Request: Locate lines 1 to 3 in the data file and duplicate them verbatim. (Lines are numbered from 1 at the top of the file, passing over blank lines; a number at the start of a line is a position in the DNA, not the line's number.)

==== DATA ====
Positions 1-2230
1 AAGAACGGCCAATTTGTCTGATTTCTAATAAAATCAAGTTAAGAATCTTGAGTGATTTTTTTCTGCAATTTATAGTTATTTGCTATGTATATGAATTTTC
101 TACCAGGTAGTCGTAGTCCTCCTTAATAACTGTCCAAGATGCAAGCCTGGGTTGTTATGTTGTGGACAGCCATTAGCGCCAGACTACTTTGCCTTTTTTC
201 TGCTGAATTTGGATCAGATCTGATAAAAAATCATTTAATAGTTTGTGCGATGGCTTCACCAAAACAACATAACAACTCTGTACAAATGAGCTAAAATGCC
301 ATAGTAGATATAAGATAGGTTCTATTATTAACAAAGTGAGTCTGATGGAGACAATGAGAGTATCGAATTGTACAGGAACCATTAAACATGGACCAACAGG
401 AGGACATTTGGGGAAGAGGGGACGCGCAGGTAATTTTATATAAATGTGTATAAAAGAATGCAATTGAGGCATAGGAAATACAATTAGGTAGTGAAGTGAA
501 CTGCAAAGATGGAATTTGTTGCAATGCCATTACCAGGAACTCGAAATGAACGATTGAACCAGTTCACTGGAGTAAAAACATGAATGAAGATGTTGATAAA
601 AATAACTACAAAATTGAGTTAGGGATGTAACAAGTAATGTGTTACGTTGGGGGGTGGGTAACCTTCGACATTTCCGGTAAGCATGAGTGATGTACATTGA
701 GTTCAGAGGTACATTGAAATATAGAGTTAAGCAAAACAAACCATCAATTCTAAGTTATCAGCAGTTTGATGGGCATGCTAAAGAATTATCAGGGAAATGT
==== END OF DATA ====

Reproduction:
Positions 1-2230
1 AAGAACGGCCAATTTGTCTGATTTCTAATAAAATCAAGTTAAGAATCTTGAGTGATTTTTTTCTGCAATTTATAGTTATTTGCTATGTATATGAATTTTC
101 TACCAGGTAGTCGTAGTCCTCCTTAATAACTGTCCAAGATGCAAGCCTGGGTTGTTATGTTGTGGACAGCCATTAGCGCCAGACTACTTTGCCTTTTTTC